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ASUU Urges Government Action In Education, Says Nigeria Ranks Lowest in West Africa Education Budgets

ASUU President Osodeke has called for increased education tax to enhance funding and tackle sector challenges.

The Academic Staff Union of Universities (ASUU) on Wednesday decried the neglect of the education sector, saying Nigeria ranks lowest in education budgets across the West African sub-region.

ASUU President, Prof. Emmanuel Osodeke, said this at a one-day workshop on ‘’Emerging Areas of Students Needs in Beneficiary Institutions’.’, organised by the Tertiary Education Trust Fund (TETFund) in Abuja.

He also reiterated the union’s call for an upward review of education tax to 10 percent, saying it would increase TETFund funding from the current N600 billion annually to N3 trillion.

“We have done a survey of West African countries. The least budgetary allocation to education by any country in West Africa is 15 percent. The highest is 32 percent.

“We are in a country where we give 4.5 to 7 percent out of which less than 70 percent is released. But the Obafemi Awolowo government was allocating over 30 percent to education,” he said .

He singled out Enugu, Abia and Oyo states for earmarking more than 20 percent of their budgets to the sector.

Osodeke berated many universities vice chancellors for their failure to carry necessary stakeholders along in the utilisation of TETFund allocation to their schools.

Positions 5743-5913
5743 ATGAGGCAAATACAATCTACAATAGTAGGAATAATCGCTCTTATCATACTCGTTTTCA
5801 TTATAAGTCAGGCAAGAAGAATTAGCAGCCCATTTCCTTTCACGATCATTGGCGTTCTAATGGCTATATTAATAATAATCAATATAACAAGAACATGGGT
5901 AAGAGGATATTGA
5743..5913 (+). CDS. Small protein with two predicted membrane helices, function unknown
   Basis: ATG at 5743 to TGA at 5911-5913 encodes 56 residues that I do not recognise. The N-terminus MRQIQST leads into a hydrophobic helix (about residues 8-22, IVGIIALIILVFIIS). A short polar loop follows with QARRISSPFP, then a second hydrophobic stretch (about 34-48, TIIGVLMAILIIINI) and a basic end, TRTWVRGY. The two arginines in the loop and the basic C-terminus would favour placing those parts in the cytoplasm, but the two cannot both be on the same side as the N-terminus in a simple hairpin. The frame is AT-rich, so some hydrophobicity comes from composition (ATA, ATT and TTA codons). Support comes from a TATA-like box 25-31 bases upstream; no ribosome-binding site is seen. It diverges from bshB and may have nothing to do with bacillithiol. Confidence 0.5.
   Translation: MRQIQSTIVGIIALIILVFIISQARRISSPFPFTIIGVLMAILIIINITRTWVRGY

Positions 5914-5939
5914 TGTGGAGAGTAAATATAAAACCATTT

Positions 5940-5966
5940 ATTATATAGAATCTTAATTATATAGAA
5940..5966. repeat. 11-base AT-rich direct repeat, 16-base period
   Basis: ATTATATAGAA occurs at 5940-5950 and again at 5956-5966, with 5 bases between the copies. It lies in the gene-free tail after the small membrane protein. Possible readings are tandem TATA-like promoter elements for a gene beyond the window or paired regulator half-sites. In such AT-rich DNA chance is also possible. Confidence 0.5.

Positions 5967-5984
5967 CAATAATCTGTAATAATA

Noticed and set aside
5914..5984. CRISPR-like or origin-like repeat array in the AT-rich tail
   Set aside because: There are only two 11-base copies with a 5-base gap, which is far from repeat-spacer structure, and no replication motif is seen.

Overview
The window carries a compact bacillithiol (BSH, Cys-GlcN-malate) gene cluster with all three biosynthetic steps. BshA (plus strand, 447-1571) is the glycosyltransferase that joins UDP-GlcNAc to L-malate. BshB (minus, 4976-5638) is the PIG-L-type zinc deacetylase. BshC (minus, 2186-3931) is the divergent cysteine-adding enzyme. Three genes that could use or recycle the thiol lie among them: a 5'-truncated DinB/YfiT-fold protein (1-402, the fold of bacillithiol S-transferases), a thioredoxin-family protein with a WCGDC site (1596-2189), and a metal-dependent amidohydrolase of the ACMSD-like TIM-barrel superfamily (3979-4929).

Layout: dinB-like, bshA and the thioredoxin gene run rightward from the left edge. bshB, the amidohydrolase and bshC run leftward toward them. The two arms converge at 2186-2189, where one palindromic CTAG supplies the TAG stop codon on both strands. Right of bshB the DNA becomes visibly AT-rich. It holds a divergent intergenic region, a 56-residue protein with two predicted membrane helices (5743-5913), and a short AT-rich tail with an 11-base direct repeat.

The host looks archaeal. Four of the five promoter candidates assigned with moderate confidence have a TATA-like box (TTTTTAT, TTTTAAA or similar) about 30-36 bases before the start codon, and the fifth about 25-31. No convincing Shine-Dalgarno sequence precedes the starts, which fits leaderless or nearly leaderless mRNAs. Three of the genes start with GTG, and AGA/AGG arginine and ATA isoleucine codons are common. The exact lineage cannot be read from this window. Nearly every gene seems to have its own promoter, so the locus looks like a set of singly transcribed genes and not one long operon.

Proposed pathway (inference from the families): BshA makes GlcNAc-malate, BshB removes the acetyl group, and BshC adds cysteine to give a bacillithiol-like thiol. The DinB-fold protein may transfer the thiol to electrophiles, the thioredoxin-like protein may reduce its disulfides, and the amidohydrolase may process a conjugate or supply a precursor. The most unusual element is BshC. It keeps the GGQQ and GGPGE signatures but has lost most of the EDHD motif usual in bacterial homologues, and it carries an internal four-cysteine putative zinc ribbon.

“The TETFund inviting us as stakeholders to this meeting is an example of how it should be. But, you remember that when you were allocating money to universities VCs, we agreed that they would call stakeholders meeting before that money is utilised.

“We had our National Executive Committee (NEC) meeting some days ago, less than 10 percent have called for that stakeholders meeting.

“I want to plead that any university that does not take the stakeholders along, should not be allowed to have access to the fund. The funds belong to the Nigerian people,” he said.

Earlier, the Executive Secretary, TETFund, Sonny Echono, said funding educational activities required careful consideration of different needs and expectations.

Echono said that funding must also be directed at essential programmes which align with the strategic objectives in terms of outcomes of investment in either physical or content development that the funding usually supports.

“The provision of physical facilities must be accompanied by corresponding programmes that will ensure maximum impact and benefit to the target group.

“As such, the Fund is constantly and critically reviewing its operations and interventions with a view to ensuring that the interventions meet the actual goals that are intended at conception,” he said.

Kuni Tyessi

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